“I just feel burned out.”
Ever hear those words? Say those words? Of course you have because burnout happens. When we do something for years on end or do something out of duty or do something we no longer care about, we feel resentment. And it’s heavy. And it’s real. We lack the energy for it. We find no joy in it. Instead of fizzing it festers. Last Sunday’s Gospel text from Luke featured Martha complaining to Jesus about doing all the work in the kitchen while her sister Mary sat at his feet. She was stewing in her juices because she lacked a key ingredient for what she was doing… and for whom she was doing it: love! Her stew probably only got thicker when Jesus commented that she was “anxious and distracted”!
But we are, aren’t we? Anxious about our obligations, distracted by too many commitments, fearful about failing, splintered in our loyalties… at times feeling burned out, sometimes feeling burned up, and at other times just feeling burned. But always feeling weighed down, put upon, joyless. Church life breeds burnout. Congregations rely on volunteers to do many things. And churches seldom function well without teamwork, partnership, accountability… and we know well that there’s tremendous potential for strife and stress when two or three are gathered!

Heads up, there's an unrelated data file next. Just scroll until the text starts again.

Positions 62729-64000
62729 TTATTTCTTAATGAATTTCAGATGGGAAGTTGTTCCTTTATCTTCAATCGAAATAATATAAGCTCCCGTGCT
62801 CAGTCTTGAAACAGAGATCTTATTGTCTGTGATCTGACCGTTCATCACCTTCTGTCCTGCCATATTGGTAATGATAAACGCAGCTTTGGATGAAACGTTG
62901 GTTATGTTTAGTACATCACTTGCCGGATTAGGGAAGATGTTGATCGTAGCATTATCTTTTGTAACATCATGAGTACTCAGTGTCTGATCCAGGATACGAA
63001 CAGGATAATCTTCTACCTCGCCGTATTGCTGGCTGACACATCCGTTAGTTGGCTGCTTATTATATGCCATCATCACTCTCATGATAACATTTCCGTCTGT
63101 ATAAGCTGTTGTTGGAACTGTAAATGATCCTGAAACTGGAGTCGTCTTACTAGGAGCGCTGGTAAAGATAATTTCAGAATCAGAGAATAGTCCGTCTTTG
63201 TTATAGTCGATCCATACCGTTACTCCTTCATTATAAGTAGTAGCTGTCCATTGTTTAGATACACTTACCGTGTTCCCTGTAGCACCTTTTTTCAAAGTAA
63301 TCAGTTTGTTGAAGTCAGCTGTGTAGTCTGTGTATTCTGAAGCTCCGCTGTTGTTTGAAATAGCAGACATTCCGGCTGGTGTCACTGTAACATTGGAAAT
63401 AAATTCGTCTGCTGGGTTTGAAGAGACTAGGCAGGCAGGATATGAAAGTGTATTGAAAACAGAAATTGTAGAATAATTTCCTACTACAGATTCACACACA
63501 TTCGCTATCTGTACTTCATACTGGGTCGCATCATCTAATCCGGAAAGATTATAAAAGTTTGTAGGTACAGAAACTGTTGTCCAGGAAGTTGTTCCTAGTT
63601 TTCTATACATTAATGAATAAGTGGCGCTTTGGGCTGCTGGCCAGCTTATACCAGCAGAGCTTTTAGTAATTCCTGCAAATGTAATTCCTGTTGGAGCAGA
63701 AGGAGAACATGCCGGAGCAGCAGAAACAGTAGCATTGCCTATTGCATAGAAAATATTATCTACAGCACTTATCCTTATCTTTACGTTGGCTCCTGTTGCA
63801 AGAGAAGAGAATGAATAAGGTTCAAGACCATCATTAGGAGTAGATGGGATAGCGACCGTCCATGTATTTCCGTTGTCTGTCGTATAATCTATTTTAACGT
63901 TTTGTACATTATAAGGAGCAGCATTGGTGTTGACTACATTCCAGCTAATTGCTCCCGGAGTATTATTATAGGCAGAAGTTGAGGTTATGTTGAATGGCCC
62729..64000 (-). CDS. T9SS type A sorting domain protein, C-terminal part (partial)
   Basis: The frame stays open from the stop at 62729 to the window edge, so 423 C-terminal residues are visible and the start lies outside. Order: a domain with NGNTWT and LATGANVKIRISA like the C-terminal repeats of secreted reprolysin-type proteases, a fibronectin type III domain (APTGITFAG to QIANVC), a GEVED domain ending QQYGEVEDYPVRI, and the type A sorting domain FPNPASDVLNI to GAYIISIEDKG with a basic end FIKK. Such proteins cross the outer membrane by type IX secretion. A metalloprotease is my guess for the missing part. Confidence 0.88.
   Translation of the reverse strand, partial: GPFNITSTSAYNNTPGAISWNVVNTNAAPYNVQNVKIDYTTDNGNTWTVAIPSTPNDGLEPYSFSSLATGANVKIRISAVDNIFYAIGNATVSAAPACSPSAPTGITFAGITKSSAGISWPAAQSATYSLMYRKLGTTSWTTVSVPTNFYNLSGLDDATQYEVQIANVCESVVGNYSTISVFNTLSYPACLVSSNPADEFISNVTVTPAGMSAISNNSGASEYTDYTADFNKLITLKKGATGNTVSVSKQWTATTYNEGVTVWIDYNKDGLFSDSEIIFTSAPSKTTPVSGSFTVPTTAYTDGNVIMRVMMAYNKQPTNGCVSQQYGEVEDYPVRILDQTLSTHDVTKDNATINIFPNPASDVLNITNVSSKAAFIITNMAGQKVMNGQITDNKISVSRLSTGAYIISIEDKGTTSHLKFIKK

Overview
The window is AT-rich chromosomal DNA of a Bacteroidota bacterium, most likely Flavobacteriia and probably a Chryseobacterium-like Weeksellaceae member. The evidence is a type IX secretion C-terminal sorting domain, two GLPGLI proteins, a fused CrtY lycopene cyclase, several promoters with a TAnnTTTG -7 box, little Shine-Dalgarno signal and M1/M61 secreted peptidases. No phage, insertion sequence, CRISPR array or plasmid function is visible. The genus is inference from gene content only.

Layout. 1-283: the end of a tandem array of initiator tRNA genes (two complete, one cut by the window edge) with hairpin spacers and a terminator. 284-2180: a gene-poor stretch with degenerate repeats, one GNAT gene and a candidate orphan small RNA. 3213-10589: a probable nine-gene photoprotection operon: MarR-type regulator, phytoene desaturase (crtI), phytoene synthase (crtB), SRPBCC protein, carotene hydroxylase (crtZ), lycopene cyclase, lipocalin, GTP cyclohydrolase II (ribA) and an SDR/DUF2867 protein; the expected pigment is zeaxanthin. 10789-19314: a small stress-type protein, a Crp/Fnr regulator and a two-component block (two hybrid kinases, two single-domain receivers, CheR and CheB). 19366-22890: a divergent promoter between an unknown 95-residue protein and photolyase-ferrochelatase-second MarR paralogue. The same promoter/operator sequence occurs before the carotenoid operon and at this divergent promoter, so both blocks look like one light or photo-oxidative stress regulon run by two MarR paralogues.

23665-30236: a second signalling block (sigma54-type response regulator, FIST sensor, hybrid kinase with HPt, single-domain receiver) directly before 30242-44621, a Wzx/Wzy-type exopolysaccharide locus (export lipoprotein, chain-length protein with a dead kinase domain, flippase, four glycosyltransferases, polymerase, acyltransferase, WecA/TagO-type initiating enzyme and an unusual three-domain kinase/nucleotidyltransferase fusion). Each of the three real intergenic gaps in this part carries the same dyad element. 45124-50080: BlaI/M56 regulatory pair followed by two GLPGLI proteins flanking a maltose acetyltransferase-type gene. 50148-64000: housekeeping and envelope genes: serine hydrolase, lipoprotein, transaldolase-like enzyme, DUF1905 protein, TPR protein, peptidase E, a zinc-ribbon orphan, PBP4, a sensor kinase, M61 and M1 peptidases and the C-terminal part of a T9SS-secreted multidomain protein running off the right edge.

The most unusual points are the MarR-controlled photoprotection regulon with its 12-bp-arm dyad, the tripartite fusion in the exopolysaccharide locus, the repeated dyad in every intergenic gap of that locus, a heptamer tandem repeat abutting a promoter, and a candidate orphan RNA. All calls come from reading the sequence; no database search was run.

Presbyterian minister and author Lynne Baab in her book Beating Burnout in Congregations (Alban Institute, 2003) writes, “Truly, congregations are an odd blend. We are called to accomplish tasks: provide worship services, care for our children and youth and others with special needs, and reach out into our communities. We are called to be an oasis of spiritual health for our members in the midst of their demanding lifestyles. We are called to be different from our culture and to serve within it. In order for congregations to be healthy, all of these things have to be held in tension and somehow embraced all at once. Congregations become systems that promote burnout when they focus too heavily on tasks and forget the bigger purpose… We are in danger of forgetting who we are, called by God to live and serve in communities of joy, called to honor God with worshipful work.” (page 53).
So what do you think? Are you are living and serving in a community of joy? The Apostle Paul clearly believes that being connected to Christ creates outrageous, irrepressible joy! He offers these words in one of his letters, “Don’t hesitate to be enthusiastic – be on fire in the Spirit as you serve the Lord!” (Romans 12:11). Feel that? If not, let’s heed Jesus’ words to Martha about anxiety and distraction… spiritual self-care is not something to put on a back burner!